She claimed to be the final descendant of the last Incan Emperor, Atahualpa — a claim the Peruvian government backed in 1946 — and she allegedly learned to sing from “the creatures of the forest.” Yma Sumac didn’t just hit octaves. She knocked them out of the park with a growl, and took them for ride around the Milky Way. For opera aficionados, the Peruvian soprano goes down in history as one of the most talented, and wonderfully weird performers in modern history.
She was born in 1922 as Zoila Augusta Emperatriz Chavarri del Castillo in the misty Andes mountains. When she moved to New York in 1949, Sumac was singing in hole-in-the-wall-joints in the Greenwich Village.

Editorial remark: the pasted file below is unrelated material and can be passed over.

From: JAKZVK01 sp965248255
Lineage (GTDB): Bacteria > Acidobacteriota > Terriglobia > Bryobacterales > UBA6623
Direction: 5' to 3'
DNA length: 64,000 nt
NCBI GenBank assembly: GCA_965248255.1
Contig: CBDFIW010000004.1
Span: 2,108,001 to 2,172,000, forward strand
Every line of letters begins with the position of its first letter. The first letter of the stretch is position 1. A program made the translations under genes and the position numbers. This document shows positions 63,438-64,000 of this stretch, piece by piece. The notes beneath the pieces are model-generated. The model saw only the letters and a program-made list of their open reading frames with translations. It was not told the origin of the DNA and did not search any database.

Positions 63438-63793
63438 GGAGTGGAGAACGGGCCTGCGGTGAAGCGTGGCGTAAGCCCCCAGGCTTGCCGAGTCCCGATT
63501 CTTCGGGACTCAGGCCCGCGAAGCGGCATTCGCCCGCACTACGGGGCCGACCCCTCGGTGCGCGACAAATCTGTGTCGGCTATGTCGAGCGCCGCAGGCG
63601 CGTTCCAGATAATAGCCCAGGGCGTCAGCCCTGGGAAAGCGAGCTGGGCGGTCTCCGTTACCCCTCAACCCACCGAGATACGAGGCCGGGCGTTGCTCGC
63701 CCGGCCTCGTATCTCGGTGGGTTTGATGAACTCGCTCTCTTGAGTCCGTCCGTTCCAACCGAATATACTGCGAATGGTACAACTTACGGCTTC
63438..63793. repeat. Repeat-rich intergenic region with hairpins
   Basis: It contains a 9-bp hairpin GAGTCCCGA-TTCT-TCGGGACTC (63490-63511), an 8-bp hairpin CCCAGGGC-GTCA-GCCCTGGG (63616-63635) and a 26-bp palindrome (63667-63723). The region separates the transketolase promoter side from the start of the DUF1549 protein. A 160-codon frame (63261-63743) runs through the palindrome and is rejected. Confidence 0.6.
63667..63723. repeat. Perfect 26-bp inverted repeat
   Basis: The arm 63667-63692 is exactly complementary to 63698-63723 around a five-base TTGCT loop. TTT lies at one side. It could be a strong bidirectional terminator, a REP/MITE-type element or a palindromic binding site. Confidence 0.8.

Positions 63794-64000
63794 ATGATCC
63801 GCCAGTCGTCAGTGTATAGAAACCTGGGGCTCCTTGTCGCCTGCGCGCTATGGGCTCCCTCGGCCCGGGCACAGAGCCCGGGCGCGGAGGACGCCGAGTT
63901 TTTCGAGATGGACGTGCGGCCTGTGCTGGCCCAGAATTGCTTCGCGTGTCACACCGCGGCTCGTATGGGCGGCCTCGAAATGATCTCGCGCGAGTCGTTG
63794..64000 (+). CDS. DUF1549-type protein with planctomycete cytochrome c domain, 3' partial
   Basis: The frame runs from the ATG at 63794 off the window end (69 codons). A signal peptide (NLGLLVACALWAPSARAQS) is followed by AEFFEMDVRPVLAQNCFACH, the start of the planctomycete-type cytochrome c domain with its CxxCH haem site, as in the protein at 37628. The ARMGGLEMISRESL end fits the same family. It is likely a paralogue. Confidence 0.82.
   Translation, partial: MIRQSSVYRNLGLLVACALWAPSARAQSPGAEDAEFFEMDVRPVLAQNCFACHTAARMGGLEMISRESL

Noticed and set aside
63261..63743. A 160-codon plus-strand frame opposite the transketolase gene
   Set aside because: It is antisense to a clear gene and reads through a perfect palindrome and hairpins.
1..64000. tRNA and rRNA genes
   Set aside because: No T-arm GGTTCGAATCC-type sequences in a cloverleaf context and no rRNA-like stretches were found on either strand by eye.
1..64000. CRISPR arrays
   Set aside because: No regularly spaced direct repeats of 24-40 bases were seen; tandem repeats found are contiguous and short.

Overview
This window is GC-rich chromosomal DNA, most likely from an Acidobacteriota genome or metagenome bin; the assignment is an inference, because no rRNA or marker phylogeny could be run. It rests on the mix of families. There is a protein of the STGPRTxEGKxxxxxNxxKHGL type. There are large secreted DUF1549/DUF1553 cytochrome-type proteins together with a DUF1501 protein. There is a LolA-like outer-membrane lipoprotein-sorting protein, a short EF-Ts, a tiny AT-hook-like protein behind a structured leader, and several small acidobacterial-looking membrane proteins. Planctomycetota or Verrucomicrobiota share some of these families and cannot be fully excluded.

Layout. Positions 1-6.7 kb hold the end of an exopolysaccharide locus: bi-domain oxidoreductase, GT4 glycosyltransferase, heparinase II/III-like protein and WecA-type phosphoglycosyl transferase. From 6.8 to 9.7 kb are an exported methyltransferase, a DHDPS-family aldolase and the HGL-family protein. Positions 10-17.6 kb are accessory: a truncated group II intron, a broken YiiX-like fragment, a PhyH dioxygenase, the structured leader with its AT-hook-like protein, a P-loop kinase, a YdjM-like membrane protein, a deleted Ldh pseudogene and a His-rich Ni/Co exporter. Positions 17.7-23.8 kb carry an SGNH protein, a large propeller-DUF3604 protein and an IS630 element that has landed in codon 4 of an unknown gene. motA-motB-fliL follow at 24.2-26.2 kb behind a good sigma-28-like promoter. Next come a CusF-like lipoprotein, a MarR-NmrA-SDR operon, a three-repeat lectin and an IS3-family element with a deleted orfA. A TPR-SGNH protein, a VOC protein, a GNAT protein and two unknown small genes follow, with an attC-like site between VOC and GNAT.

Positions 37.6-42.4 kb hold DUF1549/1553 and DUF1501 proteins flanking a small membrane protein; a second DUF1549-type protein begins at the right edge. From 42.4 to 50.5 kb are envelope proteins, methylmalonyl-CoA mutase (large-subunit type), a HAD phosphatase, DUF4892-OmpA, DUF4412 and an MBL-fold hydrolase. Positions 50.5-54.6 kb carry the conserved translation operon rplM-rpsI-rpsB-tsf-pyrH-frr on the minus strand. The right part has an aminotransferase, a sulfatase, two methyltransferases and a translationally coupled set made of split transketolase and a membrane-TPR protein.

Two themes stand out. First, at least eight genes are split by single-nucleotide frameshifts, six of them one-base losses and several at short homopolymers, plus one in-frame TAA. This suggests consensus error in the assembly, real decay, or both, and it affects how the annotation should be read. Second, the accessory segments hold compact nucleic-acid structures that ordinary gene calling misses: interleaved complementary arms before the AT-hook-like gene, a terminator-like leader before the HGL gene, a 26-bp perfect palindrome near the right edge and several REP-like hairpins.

Some reports claimed she had a six-and-a-half octave range, in lieu of the average three. And that made her nothing short of a miracle, and she soon signed with Capitol Records. Bruce Springsteen once declared: “It takes only a fraction of a second to succumb to her unique voice.” Audio restoration expert John H. Haley said her voice had, “the bright penetrating peal of a true coloratura soprano,” but in a place of “alluring sweet darkness…virtually unique in our time.”
Read more and watch videos: Before Björk, There Was the Last Incan Princess